Rituximab Only Modestly Beneficial in Primary Sjögren's Syndrome

February 01, 2013

NEW YORK (Reuters Health) Feb 01 - A single course of rituximab affords only modest clinical benefit to patients with primary Sjögren's syndrome, according to a small study from the Autoimmunity Centers of Excellence.

No drugs have been shown to reduce disease activity or prevent damage in patients with primary Sjögren's syndrome, but abnormal B responses appear to play an important role in its pathophysiology. For that reason, potent B cell depleters like rituximab might offer hope.

In a phase I study in 12 patients, Dr. E. William St. Clair from Duke University Medical Center, Durham, North Carolina, and colleagues evaluated the safety and possible clinical efficacy of rituximab (two 1000-mg infusions two weeks apart) in primary Sjögren's syndrome and its effects on blood B cell subsets, autoantibodies, cytokines, and gene transcripts.

Patients were followed for 52 weeks.

As reported online January 17 in Arthritis & Rheumatism, clinical improvements were modest but statistically significant in global ratings of disease activity by both the physicians (median improvement, 26 mm on 100-mm visual analog scale; p=0.012) and the patients (median improvement, 8.5 mm; p=0.009).

Improvements in tongue dryness, thirst, oral discomfort, and overall fatigue were statistically significant, albeit modest, but there were no significant improvements in joint pain, stimulated and unstimulated whole salivary flow, tear production, or ocular surface dryness.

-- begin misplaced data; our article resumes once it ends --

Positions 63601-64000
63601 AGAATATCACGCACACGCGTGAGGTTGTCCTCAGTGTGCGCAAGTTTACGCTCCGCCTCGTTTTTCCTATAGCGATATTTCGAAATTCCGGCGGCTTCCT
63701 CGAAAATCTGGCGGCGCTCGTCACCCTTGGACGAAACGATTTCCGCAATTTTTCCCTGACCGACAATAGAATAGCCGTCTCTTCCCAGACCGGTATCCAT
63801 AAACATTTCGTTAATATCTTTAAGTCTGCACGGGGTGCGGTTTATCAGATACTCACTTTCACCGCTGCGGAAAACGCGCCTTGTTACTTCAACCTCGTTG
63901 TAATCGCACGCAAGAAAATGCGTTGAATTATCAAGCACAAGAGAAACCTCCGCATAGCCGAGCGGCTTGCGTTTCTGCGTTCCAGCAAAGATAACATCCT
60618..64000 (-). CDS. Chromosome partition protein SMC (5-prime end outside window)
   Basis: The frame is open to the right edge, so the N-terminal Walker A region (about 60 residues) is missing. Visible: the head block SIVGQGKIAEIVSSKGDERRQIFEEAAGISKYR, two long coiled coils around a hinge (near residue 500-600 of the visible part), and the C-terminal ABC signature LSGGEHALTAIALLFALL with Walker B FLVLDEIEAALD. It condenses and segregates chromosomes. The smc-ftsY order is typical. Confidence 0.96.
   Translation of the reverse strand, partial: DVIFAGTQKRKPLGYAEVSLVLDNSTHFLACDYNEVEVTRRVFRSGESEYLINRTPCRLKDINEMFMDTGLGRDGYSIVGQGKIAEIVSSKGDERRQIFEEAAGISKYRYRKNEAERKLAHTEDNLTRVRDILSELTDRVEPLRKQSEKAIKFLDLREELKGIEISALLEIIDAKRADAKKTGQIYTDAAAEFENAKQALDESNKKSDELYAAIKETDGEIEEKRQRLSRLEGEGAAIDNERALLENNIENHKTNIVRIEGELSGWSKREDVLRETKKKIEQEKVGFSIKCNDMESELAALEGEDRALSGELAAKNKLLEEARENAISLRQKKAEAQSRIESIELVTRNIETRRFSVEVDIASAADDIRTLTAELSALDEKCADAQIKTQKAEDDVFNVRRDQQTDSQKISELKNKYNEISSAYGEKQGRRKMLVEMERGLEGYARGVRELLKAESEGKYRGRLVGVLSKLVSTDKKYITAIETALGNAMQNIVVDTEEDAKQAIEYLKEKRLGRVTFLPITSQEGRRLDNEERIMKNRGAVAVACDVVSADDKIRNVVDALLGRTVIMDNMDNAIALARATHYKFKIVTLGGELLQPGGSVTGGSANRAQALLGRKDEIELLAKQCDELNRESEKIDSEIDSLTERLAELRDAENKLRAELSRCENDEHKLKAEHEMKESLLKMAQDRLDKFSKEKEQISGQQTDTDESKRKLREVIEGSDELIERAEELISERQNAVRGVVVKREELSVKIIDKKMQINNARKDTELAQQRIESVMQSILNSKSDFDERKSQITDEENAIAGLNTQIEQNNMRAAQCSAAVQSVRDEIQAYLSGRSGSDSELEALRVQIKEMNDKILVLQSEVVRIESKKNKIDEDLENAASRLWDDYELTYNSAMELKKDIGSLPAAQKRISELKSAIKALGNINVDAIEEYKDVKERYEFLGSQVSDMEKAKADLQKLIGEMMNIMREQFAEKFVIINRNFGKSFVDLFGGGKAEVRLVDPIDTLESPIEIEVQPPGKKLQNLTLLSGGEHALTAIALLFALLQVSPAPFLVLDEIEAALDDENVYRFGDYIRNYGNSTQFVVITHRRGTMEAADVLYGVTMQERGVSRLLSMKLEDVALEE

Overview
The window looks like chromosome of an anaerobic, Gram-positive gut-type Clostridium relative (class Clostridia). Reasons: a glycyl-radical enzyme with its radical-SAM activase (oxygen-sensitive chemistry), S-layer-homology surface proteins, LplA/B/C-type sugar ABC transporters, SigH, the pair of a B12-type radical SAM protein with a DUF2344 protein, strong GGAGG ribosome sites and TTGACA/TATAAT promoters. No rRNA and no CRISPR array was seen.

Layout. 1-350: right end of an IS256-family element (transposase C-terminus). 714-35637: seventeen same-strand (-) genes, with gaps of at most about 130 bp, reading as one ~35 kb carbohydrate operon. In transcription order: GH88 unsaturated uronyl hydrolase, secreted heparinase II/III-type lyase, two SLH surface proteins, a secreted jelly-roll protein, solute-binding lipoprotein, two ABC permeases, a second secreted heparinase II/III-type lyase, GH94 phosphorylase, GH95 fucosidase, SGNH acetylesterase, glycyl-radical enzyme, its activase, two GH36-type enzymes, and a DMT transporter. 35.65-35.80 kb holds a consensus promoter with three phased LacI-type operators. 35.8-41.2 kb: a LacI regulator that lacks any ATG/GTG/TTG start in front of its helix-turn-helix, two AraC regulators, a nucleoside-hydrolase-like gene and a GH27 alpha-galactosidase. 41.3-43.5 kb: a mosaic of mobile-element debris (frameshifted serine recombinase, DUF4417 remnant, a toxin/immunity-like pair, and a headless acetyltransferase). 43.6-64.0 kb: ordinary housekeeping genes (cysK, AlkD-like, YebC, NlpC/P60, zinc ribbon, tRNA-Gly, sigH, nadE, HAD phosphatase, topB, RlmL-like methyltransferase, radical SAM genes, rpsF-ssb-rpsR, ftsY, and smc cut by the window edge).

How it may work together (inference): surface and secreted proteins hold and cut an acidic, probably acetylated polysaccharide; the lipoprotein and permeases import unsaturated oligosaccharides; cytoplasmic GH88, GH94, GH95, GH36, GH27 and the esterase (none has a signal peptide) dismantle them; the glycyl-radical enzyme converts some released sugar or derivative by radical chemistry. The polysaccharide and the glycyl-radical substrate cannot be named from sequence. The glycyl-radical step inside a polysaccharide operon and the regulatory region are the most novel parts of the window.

"These results are consistent with those reported in an abstract describing the results of a 122-patient, randomized, placebo-controlled study of rituximab therapy in primary Sjögren's syndrome," the investigators say.

These modest improvements came in the setting of greater than 95% depletion of blood B cells in all 12 patients by week 8 or 14.

Rituximab did not bring substantial changes in the number or percentages of blood T and NK cells or monocytes or in serum levels of anti-RO/SSA, anti-La/SSB, or anti-MR3 antibodies.

Expression of several B-related genes decreased after rituximab therapy and returned toward baseline by week 52.

Because three patients experienced unexpected grade 2 reactions to vaccines after rituximab treatment, no subsequent vaccinations were administered. One case of squamous cell carcinoma 301 days after administration of rituximab was considered "possibly related" to the study drug. Rituximab was otherwise well tolerated.

"Importantly," the researchers note, "we did not detect any unexpected safety signals, except for the possibility of exaggerated vaccine reactions."

Despite the limited benefits in this small study, the authors argue against abandoning research on rituximab for these patients. "Larger randomized, placebo-controlled clinical trials...are needed to further evaluate the clinical efficacy and safety of rituximab therapy for primary Sjögren's syndrome," they conclude.

The authors did not respond to a request for comment.

SOURCE: http://bit.ly/Tn5JyJ

Arthritis Rheum 2013.